Romans Day 15 // Neither Gentile or Jew

Romans 15:8-13

When I was little, I was always confused when passages like this were read. My little kid-brain always – like clockwork – mistook the word Gentile for gentle. You can imagine my concern when the lyrics of “Gentile or Jew, servant or free, Woman or man, no more” rang through the speakers during the Communion Hymn, “One Bread, One Body.” What, we’re not gentle any more? I’m so confused…

So, imagine my amusement upon opening up the Book of Romans to see St. Paul’s language and the many distinctions he makes about the Jews and Gentiles. (I may have giggled a little at the recollection of this memory.) 

The distinctions he makes between Gentile and Jew was not to parade the attitude of, “we’re better than the Gentiles,” but to remind the Jews that, although they are God’s chosen people, the Gentiles are not ignored or forgotten. But by merit of Christ’s Resurrection, all who believe in Christ, whether Gentile or Jew, are all included in the Body of Christ and counted among His people.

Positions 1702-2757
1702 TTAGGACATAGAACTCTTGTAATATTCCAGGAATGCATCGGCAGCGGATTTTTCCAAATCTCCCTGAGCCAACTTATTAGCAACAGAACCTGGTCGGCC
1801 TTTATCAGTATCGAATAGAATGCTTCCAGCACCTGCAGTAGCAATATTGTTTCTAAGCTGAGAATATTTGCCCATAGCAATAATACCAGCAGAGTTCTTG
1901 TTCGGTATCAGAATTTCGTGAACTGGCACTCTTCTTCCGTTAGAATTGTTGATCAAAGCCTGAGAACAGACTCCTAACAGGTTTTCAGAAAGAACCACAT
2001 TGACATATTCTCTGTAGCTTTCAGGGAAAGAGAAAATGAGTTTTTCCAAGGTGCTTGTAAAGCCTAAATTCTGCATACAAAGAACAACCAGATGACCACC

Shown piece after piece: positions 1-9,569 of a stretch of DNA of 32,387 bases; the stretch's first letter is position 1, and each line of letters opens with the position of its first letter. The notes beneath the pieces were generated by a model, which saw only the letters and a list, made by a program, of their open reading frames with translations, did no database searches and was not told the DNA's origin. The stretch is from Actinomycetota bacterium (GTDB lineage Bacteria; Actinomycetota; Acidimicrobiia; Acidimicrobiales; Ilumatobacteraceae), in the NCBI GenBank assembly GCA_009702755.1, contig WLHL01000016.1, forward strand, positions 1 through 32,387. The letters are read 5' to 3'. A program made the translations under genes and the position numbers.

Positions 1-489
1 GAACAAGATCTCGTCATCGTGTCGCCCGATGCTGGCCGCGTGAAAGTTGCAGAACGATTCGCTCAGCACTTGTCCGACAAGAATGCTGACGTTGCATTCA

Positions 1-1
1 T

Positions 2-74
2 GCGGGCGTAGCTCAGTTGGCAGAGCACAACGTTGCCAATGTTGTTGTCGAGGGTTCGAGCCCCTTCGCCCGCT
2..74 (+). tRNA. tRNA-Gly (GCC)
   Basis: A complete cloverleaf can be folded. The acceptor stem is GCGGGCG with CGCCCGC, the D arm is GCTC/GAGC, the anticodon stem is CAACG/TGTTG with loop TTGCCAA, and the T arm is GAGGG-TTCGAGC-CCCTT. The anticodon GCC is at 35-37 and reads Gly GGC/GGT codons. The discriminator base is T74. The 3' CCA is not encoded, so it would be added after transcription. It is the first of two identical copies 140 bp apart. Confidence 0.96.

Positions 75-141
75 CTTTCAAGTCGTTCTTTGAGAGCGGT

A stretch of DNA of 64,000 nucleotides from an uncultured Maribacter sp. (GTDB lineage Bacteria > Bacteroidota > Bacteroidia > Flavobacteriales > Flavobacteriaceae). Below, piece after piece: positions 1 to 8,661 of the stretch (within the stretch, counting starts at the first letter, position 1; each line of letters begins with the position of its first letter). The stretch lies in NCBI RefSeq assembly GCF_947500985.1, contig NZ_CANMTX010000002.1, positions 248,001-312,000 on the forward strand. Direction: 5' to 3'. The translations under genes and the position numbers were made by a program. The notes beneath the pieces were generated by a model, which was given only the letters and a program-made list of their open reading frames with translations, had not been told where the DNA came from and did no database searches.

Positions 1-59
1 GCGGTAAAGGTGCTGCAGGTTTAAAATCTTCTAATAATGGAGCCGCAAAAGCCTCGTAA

This is indeed the basis for Romans. For, why else would St. Paul travel to Rome and then again on to Spain to share the heart of Christ with others – if not to remind the Gentiles of this very fact? 

This distinction is seemingly unnecessary now, as we don’t classify one another as Gentile or Jew. However, I propose that this mindset still occurs - that “us” versus “they” mentality. It is tempting to become prideful and set ourselves apart from others who think differently than us. We may think that we are better because we, as Catholics, have the fullness of the truth. But rather, St. Paul calls us to “become a servant… to show God’s truthfulness” Romans 15:8. This is how Christ came to show His love. This is how we too must serve each other – whether“Gentile or Jew,” woman or man, rich or poor, we are all God’s children; we are all one body of Christ. Regardless of the differences in thought and belief. 

May we always remember to share the Good News of Christ with all we encounter. May we never separate ourselves out of pride from those who need to hear the Gospel the most and glorify God with our praises despite the crowd we are surrounded by. It is our authentic example that will lead others to seek Him.

Have you ever experienced this “us” versus “they” mentality in conversations with others or in your own attitude? Take some time today and humbly pray for the ability to encounter all of God’s people as brothers and sisters and pray specifically for those far from Christ.